Mississauga and Brampton students will be learning from home for the foreseeable future
Published April 12, 2021 at 7:18 pm
Mississauga and Brampton students will be learning from home for the foreseeable future as Premier Doug Ford says it is too dangerous for Ontario kids to return to the classroom.
The premier announced this afternoon that once the spring break ends, classrooms will again return to the virtual realm. He said the move has been made in response to the rapid increase in COVID-19 cases, the increasing risks posed to the public by COVID-19 variants, and the massive spike in hospital admissions.
“We are seeing a rapidly deteriorating situation with a record number of COVID cases and hospital admissions threatening to overwhelm our health care system,” said Premier Ford. “As I have always said we will do whatever it takes to ensure everyone stays safe. By keeping kids home longer after spring break we will limit community transmission, take pressure off our hospitals and allow more time to rollout our COVID-19 vaccine plan.”
As part of the measures, all publicly funded and private elementary and secondary schools in the province are to move to teacher-led remote learning when students return from the spring break on April 19, 2021. Private schools operating in-person this week are to transition to remote learning by April 15, 2021. Data will be assessed on an ongoing basis and health officials will be consulted to determine when it will be safe to resume in-person learning.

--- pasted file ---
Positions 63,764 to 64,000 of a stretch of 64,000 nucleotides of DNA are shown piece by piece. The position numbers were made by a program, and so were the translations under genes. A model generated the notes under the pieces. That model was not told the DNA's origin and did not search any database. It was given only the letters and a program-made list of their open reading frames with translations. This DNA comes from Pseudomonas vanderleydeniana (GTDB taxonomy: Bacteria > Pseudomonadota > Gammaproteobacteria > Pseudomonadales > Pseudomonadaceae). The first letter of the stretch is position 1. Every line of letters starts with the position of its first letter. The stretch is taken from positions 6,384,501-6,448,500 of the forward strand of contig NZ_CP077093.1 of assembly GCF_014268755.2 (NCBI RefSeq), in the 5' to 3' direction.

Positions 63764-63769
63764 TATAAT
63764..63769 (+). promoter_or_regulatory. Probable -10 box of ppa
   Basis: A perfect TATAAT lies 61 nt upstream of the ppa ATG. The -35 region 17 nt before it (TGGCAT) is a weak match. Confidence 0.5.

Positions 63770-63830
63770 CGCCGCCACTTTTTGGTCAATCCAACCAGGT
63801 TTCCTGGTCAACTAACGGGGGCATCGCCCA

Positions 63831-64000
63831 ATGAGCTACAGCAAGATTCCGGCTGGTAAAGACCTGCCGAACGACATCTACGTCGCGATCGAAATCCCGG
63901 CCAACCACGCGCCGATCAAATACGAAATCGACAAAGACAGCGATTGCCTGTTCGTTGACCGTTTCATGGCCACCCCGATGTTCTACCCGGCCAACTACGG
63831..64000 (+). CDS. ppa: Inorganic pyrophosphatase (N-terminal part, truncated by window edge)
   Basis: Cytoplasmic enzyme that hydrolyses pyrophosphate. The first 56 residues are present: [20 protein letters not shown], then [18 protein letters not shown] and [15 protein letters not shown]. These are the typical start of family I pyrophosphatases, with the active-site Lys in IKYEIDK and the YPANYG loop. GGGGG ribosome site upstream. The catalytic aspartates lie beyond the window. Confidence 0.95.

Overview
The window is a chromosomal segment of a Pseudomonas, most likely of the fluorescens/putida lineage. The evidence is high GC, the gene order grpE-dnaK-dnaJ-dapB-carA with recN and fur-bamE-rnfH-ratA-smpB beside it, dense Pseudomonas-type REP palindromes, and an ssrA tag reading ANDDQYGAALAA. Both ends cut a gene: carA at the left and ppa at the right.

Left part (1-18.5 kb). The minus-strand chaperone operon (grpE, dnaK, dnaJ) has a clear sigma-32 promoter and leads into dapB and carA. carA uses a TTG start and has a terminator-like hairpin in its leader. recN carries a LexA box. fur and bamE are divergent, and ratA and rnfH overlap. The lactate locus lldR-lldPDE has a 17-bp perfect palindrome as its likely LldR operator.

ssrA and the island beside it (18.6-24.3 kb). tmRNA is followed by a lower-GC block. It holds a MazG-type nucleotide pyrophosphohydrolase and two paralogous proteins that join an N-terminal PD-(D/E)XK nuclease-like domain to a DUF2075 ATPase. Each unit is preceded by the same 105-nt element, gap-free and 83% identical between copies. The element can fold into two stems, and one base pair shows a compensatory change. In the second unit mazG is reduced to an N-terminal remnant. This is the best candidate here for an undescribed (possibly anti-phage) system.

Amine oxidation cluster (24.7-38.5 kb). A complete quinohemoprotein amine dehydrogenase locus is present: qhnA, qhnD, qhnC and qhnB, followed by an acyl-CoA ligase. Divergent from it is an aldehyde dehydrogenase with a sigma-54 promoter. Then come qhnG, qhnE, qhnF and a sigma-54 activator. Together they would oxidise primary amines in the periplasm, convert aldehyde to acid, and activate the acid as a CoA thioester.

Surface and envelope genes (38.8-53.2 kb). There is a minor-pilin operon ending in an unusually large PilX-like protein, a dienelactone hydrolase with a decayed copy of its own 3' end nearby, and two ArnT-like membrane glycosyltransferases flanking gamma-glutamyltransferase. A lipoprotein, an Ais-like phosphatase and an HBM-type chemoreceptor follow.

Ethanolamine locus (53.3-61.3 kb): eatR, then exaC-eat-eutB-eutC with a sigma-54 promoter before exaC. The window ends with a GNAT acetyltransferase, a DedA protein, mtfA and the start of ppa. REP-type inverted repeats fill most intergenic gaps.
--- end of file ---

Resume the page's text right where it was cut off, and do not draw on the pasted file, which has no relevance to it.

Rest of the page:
Child care for non-school aged children will remain open, before and after school programs will be closed and free emergency child care for the school-aged children of eligible health care and frontline workers will be provided. To protect the most vulnerable, boards will make provisions for continued in-person support for students with special education needs who require additional support that cannot be accommodated through remote learning.
“This was not a decision we made lightly, as we know how critical schools are to Ontario students. Our priority has always been to keep schools open, however sharply rising community transmission can put our schools and Ontario families at risk,” said Education Minister Stephen Lecce. “While Ontario’s plan has kept schools safe, as confirmed by the Chief Medical Officer of Health, we are taking decisive and preventative action today to ensure students can safely return to learning in our schools.”
With students moving to remote learning, vaccine prioritization of education workers who provide direct support to students with special education needs across the province, and all education workers in select hot spot areas, starting with Peel and Toronto, will continue.
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